Over the past five years, LuluLemon (LULU) has delivered 589 percent returns. This success is thought to be largely due to the company’s direct-to-consumer sales strategy.
While there are retail locations, LuluLemon cut some of the expenses traditional brick-and-mortar shops face by focusing on direct-to-consumer sales.
This figure grew by 94 percent through the third quarter of 2020, no doubt helped by the work-from-home trend.
LuluLemon’s revenues are growing, as evidenced by third quarter 2020 results. The company reported total sales of $1.1 billion, which is 22 percent higher than the same quarter in 2019.
Management announced that the 2020 holiday season was very successful. They expect the company to come in at the higher end of guidance provided for the quarter.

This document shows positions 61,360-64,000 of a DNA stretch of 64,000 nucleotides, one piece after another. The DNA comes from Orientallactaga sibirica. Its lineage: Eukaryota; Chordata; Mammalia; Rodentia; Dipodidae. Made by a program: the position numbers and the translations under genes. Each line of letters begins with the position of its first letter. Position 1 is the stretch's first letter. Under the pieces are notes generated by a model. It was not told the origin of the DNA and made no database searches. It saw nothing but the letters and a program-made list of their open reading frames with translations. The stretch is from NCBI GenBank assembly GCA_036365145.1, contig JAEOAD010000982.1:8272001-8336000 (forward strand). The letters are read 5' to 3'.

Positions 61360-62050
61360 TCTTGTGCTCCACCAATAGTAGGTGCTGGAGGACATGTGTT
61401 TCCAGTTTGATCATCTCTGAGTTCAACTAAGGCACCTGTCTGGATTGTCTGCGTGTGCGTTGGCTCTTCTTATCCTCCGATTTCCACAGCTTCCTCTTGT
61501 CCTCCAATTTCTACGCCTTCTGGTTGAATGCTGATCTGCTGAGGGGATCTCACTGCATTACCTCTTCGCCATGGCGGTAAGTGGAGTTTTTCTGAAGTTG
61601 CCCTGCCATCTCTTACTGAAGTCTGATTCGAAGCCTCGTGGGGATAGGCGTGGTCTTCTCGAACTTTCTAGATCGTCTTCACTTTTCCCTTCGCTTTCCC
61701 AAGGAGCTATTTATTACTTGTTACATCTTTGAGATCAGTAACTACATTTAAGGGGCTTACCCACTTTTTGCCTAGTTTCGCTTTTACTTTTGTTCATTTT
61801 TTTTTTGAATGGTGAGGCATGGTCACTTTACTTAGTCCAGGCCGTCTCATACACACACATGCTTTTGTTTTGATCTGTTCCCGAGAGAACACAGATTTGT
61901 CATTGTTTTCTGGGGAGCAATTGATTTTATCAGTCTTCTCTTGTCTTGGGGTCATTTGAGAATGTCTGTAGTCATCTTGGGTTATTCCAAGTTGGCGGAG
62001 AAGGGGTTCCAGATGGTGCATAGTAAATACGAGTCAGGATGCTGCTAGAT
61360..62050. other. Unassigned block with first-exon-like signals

Until then, these are the details Buffett fans need:
- Gross Profit Margin – 55.87 percent over the past 15 years
- Selling, General & Administrative Expenses – 33.53 percent of gross profit margin
- Net Earning History – 16.22 percent of total revenues
- Per Share Earnings – Positive for 12 of the past 15 years
Autohome Has Financials To Whet Buffett’s Appetite
Autohome is a Chinese company that offers one-stop online shopping for Chinese consumers in search of their next car. Users login and gain access to detailed information on just about every vehicle make and model available, along with a database of automobiles available for sale.
The platform is especially popular, because it uses social media-style techniques to make membership more engaging.
Among other features, users can upload their own content and browse content produced by others as they determine which vehicle is best suited to their budget and lifestyle.
The platform seeks to differentiate itself from other car-related services by building out content and services that remain relevant throughout the car ownership lifecycle. For example, Autohome is working on a road trip channel that connects drivers with their favorite brands.